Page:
Looking at it from a more non-literalist perspective, however, I think that the teachings on dependent co-arising, the aggregates (khandhas) and not-self (anatta) are quite insightful in that they are the parts of Buddhism that correspond to parts of modern psychology. For one thing, they basically detail the process by which we construct our sense of self — i.e., our ego or identity — and, ultimately, how to utilize that process in more skillful ways.

The aggregates themselves, for example, aren't simply descriptions of what constitutes a human being as some people mistakenly think—they're one of the many ways of looking at and dividing up experience that we find throughout the Pali Canon (e.g., aggregates, elements, six sense-media, etc.). More importantly, they represent the most discernible aspects of our experience on top of which we construct our sense of self in a process of, as the Buddha called it, "I-making" and "my-making" (e.g., MN 109). I think that Thanissaro Bhikkhu sums up the relationship between the teachings on not-self and the process of I-making and my-making very well in his essay "The Problem Of Egolessness."

Our sense of self is quite fluid — it's always in flux, ever-changing from moment to moment in response to various internal and external stimuli — and it's often hard to observe this process in action. Nevertheless, there are times when our sense of self causes us a great deal of suffering, times when we cling very strongly to that momentary identity and the objects of our sensory experience on which it's based in ways that cause a great deal of mental stress.

But if we can learn to be more aware of these mental processes, we can learn to master them through a combination of mindfulness training and other techniques. I imagine that there are methods found within modern psychology that are comparable and equally as effective, but many people still find Buddhist methods helpful (and even some modern psychologists are finding them useful). So I can definitely understand the difficulty in accepting concepts such as rebirth, but there are plenty of other things in Buddhism that can potentially have an immediate impact on our mental well-being in the here and now.

However, in the end, I don't think it really matters which view of rebirth one holds because the actual practice is still the same. What truly matters is what you do with the teachings, not what you believe about them. That's why I think the Buddha likened his teachings to a raft in MN 22:

    ...I have taught the Dhamma compared to a raft, for the purpose of crossing over, not for the purpose of holding onto. Understanding the Dhamma as taught compared to a raft, you should let go even of Dhammas, to say nothing of non-Dhammas.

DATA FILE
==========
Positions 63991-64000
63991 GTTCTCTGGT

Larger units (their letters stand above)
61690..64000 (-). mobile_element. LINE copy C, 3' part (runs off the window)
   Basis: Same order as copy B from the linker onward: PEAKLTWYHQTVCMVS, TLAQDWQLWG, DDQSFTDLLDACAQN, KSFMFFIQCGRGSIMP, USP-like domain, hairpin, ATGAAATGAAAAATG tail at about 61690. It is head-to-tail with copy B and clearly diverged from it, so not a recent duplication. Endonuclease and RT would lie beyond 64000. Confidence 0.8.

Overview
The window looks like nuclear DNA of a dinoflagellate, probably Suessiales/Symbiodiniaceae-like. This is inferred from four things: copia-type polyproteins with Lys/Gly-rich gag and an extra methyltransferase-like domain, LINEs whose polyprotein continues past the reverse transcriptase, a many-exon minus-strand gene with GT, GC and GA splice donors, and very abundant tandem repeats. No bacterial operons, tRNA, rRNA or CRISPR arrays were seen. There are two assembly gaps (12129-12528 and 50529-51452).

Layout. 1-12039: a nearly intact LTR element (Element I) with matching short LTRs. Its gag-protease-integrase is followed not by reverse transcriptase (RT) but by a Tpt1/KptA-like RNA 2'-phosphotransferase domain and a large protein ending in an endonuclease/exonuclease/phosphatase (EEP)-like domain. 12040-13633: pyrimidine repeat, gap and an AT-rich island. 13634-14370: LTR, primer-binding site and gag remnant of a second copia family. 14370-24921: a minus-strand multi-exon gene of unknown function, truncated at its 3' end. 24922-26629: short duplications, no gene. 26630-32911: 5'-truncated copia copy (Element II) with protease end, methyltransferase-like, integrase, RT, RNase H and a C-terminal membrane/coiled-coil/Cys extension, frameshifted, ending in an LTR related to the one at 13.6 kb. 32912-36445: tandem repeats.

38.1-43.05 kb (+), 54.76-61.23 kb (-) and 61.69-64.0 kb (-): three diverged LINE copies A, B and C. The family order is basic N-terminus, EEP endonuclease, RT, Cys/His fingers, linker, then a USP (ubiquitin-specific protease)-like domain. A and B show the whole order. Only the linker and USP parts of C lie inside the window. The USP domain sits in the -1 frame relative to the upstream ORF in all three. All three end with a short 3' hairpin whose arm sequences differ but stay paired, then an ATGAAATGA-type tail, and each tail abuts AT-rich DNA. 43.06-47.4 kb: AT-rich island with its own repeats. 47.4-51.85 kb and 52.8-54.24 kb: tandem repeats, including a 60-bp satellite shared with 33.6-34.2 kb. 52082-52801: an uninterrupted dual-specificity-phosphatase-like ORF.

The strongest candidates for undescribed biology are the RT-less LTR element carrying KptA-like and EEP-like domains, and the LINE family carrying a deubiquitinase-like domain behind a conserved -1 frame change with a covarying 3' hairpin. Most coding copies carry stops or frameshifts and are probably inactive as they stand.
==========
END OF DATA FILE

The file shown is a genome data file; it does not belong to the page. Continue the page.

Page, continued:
Last edited by Jason on Mon May 31, 2010 9:01 pm, edited 4 times in total.
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Re: Considering Buddhism

Postby Shonin » Mon May 31, 2010 8:54 pm

Tex wrote:Hmmm, most of the Zen Buddhists I've talked to have said they don't believe in literal rebirth or anything else after death. I guess that could be due to small sample size, so apologies.


It could also be due to a logical error you are making called a 'False Dilemma' in that you are considering ONLY that

a. either one believes in an afterlife
OR b. one is an Annihilationist

There are other possibilities. In fact, both of the above are based on self-views.

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Re: Considering Buddhism

Postby Zom » Mon May 31, 2010 8:55 pm

"Because there actually is the next world, the view of one who thinks, 'There is no next world' is his wrong view. Because there actually is the next world, when he is resolved that 'There is no next world,' that is his wrong resolve. Because there actually is the next world, when he speaks the statement, 'There is no next world,' that is his wrong speech. Because there actually is the next world, when he is says that 'There is no next world,' he makes himself an opponent to those arahants who know the next world. Because there actually is the next world, when he persuades another that 'There is no next world,' that is persuasion in what is not true Dhamma. And in that persuasion in what is not true Dhamma, he exalts himself and disparages others. Whatever good habituation he previously had is abandoned, while bad habituation is manifested. And this wrong view, wrong resolve, wrong speech, opposition to the arahants, persuasion in what is not true Dhamma, exaltation of self, & disparagement of others: These many evil, unskillful activities come into play, in dependence on wrong view.